Religion, Review

Review: Islam and the Future of Tolerance

A review of Islam and the Future of Tolerance, by Sam Harris and Maajid Nawaz. Cambridge: Harvard University Press (2015), 144 pages.

In Islam and the Future of Tolerance, ex-jihadist and Muslim reformer Maajid Nawaz teams up with Sam Harris in an open dialogue to prevent radicalisation and to promote reasonable interpretations of the Islamic faith. An essential question Nawaz seeks to answer is how to converge on interpretations of Islamic theology that are consistent with modern political liberalism.

Their conversation canvasses Nawaz’s ambitious project to convince millions of Muslims worldwide that the religion of Islam can indeed be rendered compatible with liberal values and institutions. Harris, despite his repudiation of the religion’s truth-claims elsewhere, also embraces this pragmatic objective, on the basis that converting all religious believers into atheists is simply not a feasible precondition for lasting peace across the majority-Muslim world.

The unlikely duo’s strategy thus echoes the approach of influential political philosopher John Rawls, who argued that we should not demand citizens to converge on fundamental worldviews as a condition for particular political arrangements. In this sense, Nawaz and Harris’ project is similarly ‘political not metaphysical’ in ambition. Putting aside questions of theology, they focus on making clear distinctions based on political aspirations alone. This enables them to talk separately of those who would seek to impose Islamic doctrines via peaceful democratic methods, political revolutions, or violent terror campaigns. The idea is to isolate those who seek to impose Islamic rule on society, and in doing so unite the vast majority of peaceful, reasonable Muslims.

Yet it doesn’t take long for this project to run into some serious headwinds. Harris raises the rather problematic issue that the majority of mainstream Muslims believe that the text of the Qur’an constitutes the inerrant speech of Allah. This appears to place these believers in the category of ‘fundamentalists’, a term often used to dismiss outliers of the Westboro ilk in the Christian context.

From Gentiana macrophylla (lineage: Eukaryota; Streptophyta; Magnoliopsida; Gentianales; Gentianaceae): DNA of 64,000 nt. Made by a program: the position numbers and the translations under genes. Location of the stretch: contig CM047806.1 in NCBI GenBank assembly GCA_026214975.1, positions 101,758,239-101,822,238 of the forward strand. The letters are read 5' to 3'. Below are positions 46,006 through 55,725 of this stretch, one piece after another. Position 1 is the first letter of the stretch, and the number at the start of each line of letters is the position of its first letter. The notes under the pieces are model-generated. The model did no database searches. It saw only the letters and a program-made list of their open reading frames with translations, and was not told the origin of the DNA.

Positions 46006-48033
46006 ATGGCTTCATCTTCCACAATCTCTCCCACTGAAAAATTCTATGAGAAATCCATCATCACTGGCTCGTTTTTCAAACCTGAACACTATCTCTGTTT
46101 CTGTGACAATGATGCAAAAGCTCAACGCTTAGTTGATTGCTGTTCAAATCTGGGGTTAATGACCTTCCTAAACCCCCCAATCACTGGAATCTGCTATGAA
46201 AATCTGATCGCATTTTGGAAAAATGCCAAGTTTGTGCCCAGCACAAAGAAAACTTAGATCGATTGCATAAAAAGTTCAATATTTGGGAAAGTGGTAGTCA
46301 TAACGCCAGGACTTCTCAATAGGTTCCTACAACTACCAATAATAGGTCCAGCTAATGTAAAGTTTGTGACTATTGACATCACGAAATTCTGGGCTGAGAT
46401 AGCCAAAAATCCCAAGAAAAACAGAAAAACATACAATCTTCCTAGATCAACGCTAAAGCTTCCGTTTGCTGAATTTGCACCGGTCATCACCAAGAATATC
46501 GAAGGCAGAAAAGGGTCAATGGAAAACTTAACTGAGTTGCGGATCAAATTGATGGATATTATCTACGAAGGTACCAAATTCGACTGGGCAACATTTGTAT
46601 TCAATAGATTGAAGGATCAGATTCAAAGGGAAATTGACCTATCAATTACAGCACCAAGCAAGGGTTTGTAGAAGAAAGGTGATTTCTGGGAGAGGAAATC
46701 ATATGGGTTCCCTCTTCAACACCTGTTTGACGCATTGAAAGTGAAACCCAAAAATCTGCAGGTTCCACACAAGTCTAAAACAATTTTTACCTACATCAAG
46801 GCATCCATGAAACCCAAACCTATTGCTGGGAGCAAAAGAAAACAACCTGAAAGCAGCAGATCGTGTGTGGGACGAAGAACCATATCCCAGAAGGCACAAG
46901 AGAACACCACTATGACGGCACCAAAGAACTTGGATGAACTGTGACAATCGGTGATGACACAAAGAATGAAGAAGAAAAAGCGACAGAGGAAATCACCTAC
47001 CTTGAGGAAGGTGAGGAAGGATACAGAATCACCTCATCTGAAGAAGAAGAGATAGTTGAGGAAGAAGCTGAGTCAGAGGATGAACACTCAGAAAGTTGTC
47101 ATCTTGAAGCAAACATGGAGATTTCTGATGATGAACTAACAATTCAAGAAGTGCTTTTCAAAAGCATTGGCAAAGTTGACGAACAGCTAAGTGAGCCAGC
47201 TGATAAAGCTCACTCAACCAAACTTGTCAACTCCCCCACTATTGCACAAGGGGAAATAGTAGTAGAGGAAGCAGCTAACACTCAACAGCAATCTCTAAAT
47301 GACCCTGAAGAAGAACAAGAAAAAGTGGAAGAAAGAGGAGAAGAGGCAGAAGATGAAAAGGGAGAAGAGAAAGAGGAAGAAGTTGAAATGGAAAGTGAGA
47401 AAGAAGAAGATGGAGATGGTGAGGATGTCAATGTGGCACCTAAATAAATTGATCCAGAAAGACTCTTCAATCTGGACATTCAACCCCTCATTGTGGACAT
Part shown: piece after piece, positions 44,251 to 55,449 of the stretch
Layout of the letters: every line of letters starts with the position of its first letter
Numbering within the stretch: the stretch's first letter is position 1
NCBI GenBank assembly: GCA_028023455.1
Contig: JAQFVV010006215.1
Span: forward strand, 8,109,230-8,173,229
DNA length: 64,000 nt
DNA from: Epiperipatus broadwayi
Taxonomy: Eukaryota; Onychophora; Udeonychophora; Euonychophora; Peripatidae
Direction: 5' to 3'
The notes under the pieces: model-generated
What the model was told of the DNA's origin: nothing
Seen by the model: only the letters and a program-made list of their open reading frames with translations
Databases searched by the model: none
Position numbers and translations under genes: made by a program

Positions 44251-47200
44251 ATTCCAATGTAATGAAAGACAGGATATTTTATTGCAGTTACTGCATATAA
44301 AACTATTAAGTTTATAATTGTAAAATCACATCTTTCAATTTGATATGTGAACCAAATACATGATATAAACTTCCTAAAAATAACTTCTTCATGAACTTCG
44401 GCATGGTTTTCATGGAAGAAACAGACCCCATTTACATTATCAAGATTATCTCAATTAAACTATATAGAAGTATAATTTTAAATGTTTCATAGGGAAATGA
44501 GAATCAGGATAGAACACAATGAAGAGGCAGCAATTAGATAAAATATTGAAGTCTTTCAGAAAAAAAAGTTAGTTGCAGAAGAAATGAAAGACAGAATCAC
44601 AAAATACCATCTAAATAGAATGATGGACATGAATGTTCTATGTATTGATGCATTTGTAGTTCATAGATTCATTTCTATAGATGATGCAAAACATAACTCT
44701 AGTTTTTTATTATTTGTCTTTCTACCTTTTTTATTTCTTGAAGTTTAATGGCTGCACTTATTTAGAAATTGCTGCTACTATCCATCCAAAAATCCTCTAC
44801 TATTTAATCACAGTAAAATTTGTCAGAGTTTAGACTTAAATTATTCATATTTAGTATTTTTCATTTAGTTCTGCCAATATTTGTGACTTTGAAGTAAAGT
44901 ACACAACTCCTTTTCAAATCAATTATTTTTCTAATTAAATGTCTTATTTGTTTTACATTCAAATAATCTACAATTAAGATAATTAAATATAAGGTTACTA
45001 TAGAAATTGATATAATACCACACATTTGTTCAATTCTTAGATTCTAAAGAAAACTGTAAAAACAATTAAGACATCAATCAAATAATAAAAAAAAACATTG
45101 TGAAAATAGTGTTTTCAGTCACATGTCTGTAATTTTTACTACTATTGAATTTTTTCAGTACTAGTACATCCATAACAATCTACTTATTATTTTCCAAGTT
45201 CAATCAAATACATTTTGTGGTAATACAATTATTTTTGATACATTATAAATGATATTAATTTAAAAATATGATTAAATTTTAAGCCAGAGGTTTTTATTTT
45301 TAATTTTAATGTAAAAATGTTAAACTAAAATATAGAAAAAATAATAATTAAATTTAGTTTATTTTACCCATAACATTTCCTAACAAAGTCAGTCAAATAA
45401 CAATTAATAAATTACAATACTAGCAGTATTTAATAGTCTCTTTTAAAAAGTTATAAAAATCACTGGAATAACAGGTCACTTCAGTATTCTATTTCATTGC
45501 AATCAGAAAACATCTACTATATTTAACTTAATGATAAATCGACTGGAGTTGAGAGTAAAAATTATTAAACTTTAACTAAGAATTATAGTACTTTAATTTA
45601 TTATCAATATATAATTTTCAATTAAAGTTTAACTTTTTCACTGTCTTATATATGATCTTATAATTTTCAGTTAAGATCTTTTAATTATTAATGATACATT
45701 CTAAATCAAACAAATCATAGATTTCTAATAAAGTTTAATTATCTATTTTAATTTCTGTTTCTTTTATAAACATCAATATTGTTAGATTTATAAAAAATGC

Nawaz clearly does not consider himself one of these fundamentalists, since, as he puts it, ‘no doctrine on Earth is immutable.’ He further points out that the current ascendance of this doctrine was not inevitable, given many reputable Muslim scholars have historically denied it. That being said, the impression given by the end of their exchange is that Nawaz holds that this belief in the inerrancy of scripture does not necessarily have to be abandoned, so long as people appreciate that there’s no such thing as an infallible interpretation of that scripture.

The problem with this strategy however, is that it prevents one from disagreeing outright with any literal statement in the Qur’an that might serve as a justification for violence or other immoral behaviours. This in turn makes it much more difficult to convincingly shut down extremist propaganda. If the Qur’an is indeed the eternal word of Allah, when quoted a passage that literally supports the killing of apostates, for example, one cannot respond straightforwardly that the scripture itself is mistaken.